The Martian - This Movie Rocks The Shit Out Of This
Dir: Sir Ridders of Scott
Starring Matt Damon, Jessica Chastain, Kate Mara, Jeff Daniele, Chewetel Ejiofor, Kristen Wiig, Michael Pena, Donald Glover
Some of us here at lastword were invited to Matt Damon’s 33rd birthday party somewhere in deepest, darkest Prague – hash cakes optional, the lovely lamented Heath Ledger on the wheels of steel, and margaritas till dawn. The point being, if you choose to spend an evening with Matt on Mars you will be in such company now as we were then, that of a remarkably amiable man – and, more importantly in this case, that of a remarkable performer.
In The Martian you spend a lot of time with Damon the astronaut presumed dead and left behind on the first NASA trip to Mars, and therefore, in his own words, forced to “science the shit out of” his somewhat dire situation.
The Martian – the movie, not the man - marks the best work Ridley Scott has done by a mile for nearly 15 years (yes, we mean since Gladiator.) But it stands or falls on the central performance of Damon. It’s not Robinson Crusoe, it’s not Tom Hanks in Castaway, it’s very simply a note perfect delivery of all the emotions someone could experience in such an extraordinary situation, made understandable by a beautifully humanistic performance. And one that is also full of great humour. In short, WOW! In long – make sure this man has an acceptance speech to hand (if Academy types can look beyond the sci fi trappings.)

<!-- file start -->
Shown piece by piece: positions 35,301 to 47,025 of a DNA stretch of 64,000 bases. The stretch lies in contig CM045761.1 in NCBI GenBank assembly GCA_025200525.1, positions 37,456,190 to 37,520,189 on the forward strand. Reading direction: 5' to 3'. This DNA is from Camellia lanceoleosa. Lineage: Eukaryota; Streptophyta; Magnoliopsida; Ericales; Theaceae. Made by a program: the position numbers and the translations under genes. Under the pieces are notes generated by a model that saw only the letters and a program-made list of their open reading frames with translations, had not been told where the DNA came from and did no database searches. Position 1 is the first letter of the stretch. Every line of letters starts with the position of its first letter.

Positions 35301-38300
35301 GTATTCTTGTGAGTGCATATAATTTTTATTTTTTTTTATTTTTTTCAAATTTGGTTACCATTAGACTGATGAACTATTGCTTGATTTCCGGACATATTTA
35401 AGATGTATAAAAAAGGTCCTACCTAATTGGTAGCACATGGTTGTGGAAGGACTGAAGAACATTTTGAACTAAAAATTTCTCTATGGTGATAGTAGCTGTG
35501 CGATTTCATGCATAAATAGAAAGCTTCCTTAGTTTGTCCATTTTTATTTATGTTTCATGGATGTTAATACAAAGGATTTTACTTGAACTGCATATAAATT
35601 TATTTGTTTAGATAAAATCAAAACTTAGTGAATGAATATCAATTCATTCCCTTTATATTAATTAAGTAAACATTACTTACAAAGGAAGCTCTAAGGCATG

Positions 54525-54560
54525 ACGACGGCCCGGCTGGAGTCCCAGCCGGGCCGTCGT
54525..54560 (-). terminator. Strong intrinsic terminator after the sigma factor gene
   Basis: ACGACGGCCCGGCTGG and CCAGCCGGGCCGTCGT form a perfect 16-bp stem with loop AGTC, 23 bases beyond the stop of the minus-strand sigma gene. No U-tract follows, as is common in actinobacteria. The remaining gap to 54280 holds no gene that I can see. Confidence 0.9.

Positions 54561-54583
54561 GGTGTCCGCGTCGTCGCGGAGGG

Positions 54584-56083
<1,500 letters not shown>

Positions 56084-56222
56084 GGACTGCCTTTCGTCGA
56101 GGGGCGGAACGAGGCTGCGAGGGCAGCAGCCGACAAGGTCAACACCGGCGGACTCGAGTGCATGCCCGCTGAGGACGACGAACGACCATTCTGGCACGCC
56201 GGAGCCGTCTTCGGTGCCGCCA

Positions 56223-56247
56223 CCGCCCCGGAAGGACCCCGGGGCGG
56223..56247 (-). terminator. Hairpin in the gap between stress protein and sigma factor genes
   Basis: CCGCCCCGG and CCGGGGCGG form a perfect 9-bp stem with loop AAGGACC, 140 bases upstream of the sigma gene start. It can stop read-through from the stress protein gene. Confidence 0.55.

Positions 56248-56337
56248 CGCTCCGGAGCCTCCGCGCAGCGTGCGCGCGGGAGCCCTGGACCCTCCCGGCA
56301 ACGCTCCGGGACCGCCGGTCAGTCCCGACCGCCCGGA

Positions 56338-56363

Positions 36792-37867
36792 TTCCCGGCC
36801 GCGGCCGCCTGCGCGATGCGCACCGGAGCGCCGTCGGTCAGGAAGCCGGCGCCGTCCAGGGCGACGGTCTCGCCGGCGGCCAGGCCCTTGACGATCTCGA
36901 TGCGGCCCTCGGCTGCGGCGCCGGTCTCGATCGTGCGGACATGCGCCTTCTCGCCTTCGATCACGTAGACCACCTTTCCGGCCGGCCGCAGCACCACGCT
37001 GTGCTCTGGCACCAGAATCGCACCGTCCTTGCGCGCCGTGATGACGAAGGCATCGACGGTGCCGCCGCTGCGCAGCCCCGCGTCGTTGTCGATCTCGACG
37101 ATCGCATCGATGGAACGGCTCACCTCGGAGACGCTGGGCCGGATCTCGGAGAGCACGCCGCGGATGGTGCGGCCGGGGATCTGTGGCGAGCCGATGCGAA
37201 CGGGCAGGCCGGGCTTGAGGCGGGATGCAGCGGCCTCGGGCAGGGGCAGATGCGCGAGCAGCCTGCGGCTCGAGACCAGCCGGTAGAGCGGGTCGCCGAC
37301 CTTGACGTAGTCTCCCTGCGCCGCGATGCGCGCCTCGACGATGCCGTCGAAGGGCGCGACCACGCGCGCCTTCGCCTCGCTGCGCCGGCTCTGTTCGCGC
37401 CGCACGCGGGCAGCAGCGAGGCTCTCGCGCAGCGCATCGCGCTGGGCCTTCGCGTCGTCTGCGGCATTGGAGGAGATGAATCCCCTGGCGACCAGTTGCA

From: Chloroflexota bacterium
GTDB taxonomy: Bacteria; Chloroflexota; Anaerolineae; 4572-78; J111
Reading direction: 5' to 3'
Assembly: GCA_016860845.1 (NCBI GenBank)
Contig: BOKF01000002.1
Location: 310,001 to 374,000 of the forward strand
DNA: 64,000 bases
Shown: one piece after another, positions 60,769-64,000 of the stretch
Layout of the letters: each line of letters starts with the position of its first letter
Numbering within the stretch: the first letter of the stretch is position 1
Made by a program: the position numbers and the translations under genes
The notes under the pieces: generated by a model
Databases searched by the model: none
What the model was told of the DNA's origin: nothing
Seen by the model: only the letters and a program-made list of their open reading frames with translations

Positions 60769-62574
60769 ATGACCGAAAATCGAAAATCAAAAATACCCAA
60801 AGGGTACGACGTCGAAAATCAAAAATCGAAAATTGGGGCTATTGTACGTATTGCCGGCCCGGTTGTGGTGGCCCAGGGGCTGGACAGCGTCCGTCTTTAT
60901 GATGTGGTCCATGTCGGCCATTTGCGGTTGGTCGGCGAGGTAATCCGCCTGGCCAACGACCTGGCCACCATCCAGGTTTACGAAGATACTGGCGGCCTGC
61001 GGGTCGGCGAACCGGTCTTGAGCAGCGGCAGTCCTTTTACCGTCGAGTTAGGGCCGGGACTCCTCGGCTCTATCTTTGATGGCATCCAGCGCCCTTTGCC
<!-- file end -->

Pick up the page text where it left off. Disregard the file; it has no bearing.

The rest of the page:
And the film that stands behind said performance is no slouch either. Scott is so invigorated here that he knows how to play every moment – from the brilliant supporting cast of Chastain, Ejiofor, Pena, Daniels and more, to the music – a bizarre collection of (explained in context) disco that peaks with Abba’s Waterloo and transcends with Bowie’s Starman.
This is a great example of a filmmaker and a really decent scriptwriter –Drew Goddard take a bow – taking an already popular novel (by Andy Weir) and elevating it to a piece of mainstream mass entertainment that both excites and confounds expectations to make something above the ordinary. Just as the space programmes has always demanded a view of the world beyond the everyday, The Martian creates a drama that enthrals and inspires. Everyone involved can stand proud in its deeply engrossing, impactful delivery.
(Though we could have done without Gloria Gaynor on the end titles!)
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